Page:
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THE EAGLE: WEDNESDAY, MAY 1, 1895.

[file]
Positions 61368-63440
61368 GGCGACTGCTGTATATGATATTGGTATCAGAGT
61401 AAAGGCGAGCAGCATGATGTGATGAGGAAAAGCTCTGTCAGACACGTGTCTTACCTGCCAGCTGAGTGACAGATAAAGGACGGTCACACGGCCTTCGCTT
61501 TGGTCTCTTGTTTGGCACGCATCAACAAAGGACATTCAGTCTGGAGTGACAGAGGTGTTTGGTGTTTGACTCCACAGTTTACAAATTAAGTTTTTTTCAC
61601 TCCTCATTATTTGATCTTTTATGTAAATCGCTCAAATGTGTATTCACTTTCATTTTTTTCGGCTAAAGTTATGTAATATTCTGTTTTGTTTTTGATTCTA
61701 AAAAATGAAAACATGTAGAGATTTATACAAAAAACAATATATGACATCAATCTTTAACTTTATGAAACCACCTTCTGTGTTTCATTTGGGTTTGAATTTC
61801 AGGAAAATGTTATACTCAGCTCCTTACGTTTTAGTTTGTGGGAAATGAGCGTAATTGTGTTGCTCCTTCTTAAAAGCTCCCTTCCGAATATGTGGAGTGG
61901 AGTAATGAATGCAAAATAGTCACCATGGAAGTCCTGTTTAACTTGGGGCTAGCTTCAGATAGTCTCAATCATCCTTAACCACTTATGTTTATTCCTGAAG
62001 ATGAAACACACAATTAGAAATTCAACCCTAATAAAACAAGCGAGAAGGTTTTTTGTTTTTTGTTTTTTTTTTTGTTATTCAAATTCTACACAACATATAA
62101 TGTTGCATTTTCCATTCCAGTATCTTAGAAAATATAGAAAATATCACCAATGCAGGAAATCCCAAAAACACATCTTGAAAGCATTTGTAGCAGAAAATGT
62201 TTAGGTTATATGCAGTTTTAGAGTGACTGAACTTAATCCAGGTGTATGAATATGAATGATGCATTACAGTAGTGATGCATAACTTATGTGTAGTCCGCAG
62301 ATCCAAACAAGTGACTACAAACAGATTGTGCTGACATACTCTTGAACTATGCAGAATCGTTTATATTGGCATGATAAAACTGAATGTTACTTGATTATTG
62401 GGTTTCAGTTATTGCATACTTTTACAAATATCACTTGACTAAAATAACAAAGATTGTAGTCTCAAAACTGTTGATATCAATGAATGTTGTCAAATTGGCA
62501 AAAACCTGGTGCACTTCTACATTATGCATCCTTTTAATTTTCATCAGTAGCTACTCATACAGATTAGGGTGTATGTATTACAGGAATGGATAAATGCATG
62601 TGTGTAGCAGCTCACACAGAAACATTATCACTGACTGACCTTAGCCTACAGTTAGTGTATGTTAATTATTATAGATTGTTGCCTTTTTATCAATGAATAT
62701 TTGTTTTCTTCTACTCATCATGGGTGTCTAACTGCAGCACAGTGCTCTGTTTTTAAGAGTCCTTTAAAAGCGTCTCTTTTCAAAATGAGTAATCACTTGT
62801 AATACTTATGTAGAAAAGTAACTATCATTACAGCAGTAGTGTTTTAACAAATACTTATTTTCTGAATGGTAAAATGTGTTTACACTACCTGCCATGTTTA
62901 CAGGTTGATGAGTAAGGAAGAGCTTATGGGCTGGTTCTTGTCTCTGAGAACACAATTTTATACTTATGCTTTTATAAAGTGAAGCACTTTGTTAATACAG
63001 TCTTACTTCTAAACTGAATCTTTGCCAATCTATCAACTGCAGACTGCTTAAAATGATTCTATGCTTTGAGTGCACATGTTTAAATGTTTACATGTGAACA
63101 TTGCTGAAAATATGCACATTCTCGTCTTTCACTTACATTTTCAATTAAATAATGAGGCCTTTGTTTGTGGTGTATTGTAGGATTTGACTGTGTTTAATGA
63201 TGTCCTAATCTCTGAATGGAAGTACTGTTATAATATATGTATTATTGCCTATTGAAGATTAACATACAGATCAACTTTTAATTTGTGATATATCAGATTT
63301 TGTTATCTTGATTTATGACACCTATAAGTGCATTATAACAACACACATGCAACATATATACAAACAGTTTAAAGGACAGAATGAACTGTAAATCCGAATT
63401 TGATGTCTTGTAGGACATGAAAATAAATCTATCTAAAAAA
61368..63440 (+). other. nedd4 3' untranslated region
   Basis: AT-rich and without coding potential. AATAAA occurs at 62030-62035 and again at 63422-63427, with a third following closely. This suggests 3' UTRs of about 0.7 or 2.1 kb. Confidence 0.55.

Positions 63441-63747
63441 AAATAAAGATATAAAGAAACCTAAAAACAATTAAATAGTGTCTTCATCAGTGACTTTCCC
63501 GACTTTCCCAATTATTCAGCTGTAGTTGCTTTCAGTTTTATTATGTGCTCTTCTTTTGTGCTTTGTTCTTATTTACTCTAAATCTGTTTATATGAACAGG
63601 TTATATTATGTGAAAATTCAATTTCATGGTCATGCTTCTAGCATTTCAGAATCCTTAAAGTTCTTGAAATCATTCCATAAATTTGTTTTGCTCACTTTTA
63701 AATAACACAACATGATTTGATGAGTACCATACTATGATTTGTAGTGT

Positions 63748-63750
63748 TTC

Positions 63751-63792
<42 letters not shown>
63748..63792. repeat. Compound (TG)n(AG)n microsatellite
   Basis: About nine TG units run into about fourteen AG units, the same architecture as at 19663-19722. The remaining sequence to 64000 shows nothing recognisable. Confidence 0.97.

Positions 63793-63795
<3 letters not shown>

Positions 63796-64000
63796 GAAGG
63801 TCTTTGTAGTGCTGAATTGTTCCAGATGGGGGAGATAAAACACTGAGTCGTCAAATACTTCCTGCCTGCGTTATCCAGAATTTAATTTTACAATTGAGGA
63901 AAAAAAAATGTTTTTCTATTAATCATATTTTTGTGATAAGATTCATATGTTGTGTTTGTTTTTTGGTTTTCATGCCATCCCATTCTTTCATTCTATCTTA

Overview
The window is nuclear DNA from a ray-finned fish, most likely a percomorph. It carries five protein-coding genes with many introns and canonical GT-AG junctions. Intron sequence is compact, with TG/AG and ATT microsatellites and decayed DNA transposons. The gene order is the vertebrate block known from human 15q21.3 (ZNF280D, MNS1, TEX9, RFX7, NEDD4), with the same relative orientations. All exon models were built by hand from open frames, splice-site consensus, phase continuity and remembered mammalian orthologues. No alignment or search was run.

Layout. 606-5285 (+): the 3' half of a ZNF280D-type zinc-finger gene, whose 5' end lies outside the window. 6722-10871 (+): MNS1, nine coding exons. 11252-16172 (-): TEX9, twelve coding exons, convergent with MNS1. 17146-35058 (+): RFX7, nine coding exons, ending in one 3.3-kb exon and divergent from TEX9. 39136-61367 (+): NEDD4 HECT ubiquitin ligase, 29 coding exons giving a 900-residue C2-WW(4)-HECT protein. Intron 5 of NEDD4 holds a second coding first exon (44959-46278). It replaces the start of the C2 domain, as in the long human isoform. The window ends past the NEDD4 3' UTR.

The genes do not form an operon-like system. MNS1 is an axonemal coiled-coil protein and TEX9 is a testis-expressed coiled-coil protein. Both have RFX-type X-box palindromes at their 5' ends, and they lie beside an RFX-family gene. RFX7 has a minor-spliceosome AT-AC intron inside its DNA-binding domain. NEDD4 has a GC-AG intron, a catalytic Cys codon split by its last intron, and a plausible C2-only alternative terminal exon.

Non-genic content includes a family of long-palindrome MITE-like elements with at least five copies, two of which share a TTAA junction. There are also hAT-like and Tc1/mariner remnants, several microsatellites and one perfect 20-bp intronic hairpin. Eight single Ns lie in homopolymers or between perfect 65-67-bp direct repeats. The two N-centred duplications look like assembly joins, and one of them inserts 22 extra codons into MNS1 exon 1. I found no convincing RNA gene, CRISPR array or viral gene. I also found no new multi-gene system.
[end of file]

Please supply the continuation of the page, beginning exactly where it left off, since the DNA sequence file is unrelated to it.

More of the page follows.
15 goose and showed my work to this amateur, who seemed to be interested in it. He was a prolix talker and liked the sound of his own voice. I encouraged this weakness, and presently we were launched in an interminable discussion on art; art in general, art in the past, art in America, art everywhere. Our con versation was soon accompanied by a low singing sound which became a sizzle, and then a veritable sputter ing. The goose had burst in upon the artistic talk. A strong odor prevaded the painting room, and a glance convinced me of my wife's utter wretchedness. But a well l.v.'hned talker is not to be stopped by trifles. Once or twice our visitor looked up, a little startled by the sputtering, and seemed astonished by the strong odor, but I suppose he concluded that the kitchen was inconveniently near, and the discussion went on. When, at last, he took his leave we both rushed to the stove. The singing had ceased; the goose was little more than a cinder. EVE AND THE APPLE. Serpent Said to Have Recommended Ap plet for the Complexion. A modern scoffer, who,' like other RcofPers, has now and then gleams of light, has lately written that the rea ;vn Eve yielded to the serpent was be-a-.use apples are good for tho complex ion, and that he told her so. Whether the argument was needed or not, it is a true one, says an ex change. Nothing in all our varied and fascinating range of fruits holds quite the quality of an apple. A ripe raw apple at its best is digested in eighty live minutes, and the malic acid which gives it its distinctive character stimu lates the liver, assists digestion and neutralizes much noxious matter which, if not eliminated, produces eruptionsof ;heskin. They do not satisfy like po tatoes, complain people to whom they have been recommended ns food, but the starch of the potato, added to tho :-.'.iri)lus of starch wc are always eating, makes that vegetable an undesirable stand-by. The moro fruit wo add to our dietary the clearer brainy and the elenrer skin we are likely to have. Cur forefathers must have felt thia in tuitively, for the chief relaxation of i lew England evenings was apple-eating, and no one has given us much more picturesque putting of this fact than lteecher. Proved Ho Wan Wrong. Relieff, a Russian man of letters, had been implicated in tho conspiracy of 1825 and sentenced to be handed. Ho was launched from the fa'.r.l ladder, when the rope broke and he was thrown tothc ground, severely bruised, but eon a ;ious. He picked himself up and said, ;vietly: "They can donothhigiu Uussia, ret even to twine a cord properly." It ,T.s customary in Russia to pardon the cni'donned after a similar fiasco, but ( n r.olieifs words being reported to tho Vi; C::ar Nicholas and his pleasure de l - 1 d. ho rejoined: 'Trove to him 1 1.::'. Iw is wrong." And they did. EABERRY JACK. A Now Jersey Urink That Enlivens th-Tos-Killing Time. Just at th3 season of the year tho in habitants of liurlington county, N. J., are winding up their big hog and tea berry season, and it is the most joyous of tho year. Next to the prize hog, "teaberry jack" fills a long-felt want, says an eastern exchange. It is a bev crago indigenous to this part of the state, and rarely, if ever, found else where. It is a combination of native ingredients, all of which are raised on tho soil where the jack is made. The formula in not furnished with each bottle, it, judged from its effects, it must have a proof as high as brandy and bo n near relative to the alcohol of commerce. "Teaberry jack" is made out of apple jack, which is kept in a so ;ludeil spot until it becomes a brown i;;h amber and has tho odor of age. In tho distillation and afterward the apple jack is nixed with crushed tea berries, sometimes called wintergrccn plums, or checkcrberrics. They have the same fiavor as wintergreen chew ing gum. The odor is a combination of applo blossoms and mountain tea berries, which is so fascinating that tho amount of alcohol in tho drink is forgotten. There is no burning or harsh taste while the teaberry jack is trickling down the throat; there is none of the rasping which whisky often causes when it Í3 unmixed with water. Yatcr is not needed with teaberry jack to make it palatable; it need3 no dilu tion. Tho natives drink it without water, and its strength is indicated to the eye or the taste only in the size of the glass, which is the ordinary glass of a country barroom smaller in size. Tho teaberry drinker is expected to fill his glass, close both eyes and gulp it down. Tho season for teaberry jack is the hog-killing time iu tho winter, when all the out-door work is done on the farm nnd tho hogs arc fat. Old tea berry is valued most, but it is hard to keep it year after year its taste is so good, and tho inhabitants require so much of it during tho winter. Teaberry jack afreets a man cumu latively. It begins with his toes, which, if he has had eight or ten drinks, begin to be lively and somewhat intoxicated. Ho feels as if the toes belong to some other human being, and ho is some what surprised at the exhilarated condition-in whijh ho notices they are. The teaberry jack gives him the mental power to dkus-iosiato himself from his toca, and to be a spectator of tho way in which the effects of the tipplo start, from his toe3 to his feet, then up to his knees. Thia is the danger uignal, and should not bo disregarded. The native Jerscyman is accustomed to tho effects of thia drink, but to a visitor they are fascinating and insidious. Tho effect, ns it gradually extends upward, is cumulative and sudden. The last thing to bo aíícetcd b the brain, which re mains entirely sober after tho throat and tongue have started on a mad career of inebriety. The tonguo may bo running on at a great rate, while the brain, in sorry sobriety, stands oti hi menial attitude by itself, wondering what is "tho matter with tho tonguo that it is carrying on and making all kinds of speeches. Tho legs may bo dancing, while tho rest of the body is sober and amused at the antics of the intoxicated legs. MAKING THE BEST OF IT. An Invalided I'lahorm m's Ingenious De vice for Continuing Ills Sport. A cheerful example of ingenuity in "making the best of it" is to be seen at an apartment house on Spruce street. It takes tho form of a long, light fish ing rod fixed to one of tho window frames of a room on the third story in such a way that tho line depending from it dangles over the sidewalk a trifle less than seven feet from the ground, says the New York Sun. At the hook end of the lino there i ; fixed a light wire basket and at th.: butt end of the pole there sits an in valid, chained to his chair by paralyr;!.. of the legs. In his active days the in valid wa3 a great fisherman, and, n3 hi. . wife is old and feeble, too, it has bcc-.i the old fisherman's fancy to rig up tin., pole and set it for bites. They come i.i the shape of the morning and cvoni:!;; papers, his mail, messages from o:.'. cronies who know I1Í3 whim, and small parcels from the neighboring trades men, who also know his fancy. When the old Wcltonian is wheeled in his chair to the window in tho morn ing his first glance is down at the basket to see if there is any bite. There nearly always is, and then tin window is opened, no matter what tho weather may be, tho lino is wound i.i on tho reel until ii reaches the end i-hi;; on the pole, and then the "fish" is dex terously landed. Sometimes, so tho neighbors say, the old fisherman makes believe to "play" with the catch; and when, one day, a friend loaded down the basket with a shad that really required a good deal of skill to haul in, the invalid fluheri.ian was so overjoyed when he did land i that he could do nothing but siuilo f . the rest of the day. Tho cold spell ha ; bothered him a little, but when h:,t, seen, during the recent high cold wind: ., he had a heavy fur cap pulled down ov: r his cars, a woolen comforter wound around his neck, fur gauntlets on hi hands, and was hauling in a package of tobacco and a letter with all tho con centrated interest of a true angler buy ing it out with a gamy fish. RITect of . aahlon. How quickly a fashion makes th wheels of trade go round! In a Phila delphia trolley car discussion the other day a man said: "Yes, my brother".; mill is busy. He has orders for one thousand five hundred pieces ahead, and he makes three thousand three hundred and fifty yards a day! lie makes crinoline hair cloth." Now, a year ago this would scarcely have been an item, but the enormous amount of cloth used now in stiffening out tho hems of women's dresses and for lining tho entire back of tho skirt of gown i causes this demand. It is a com promise, of course, between classic folds and hoops that tho crinoline conies in to fill.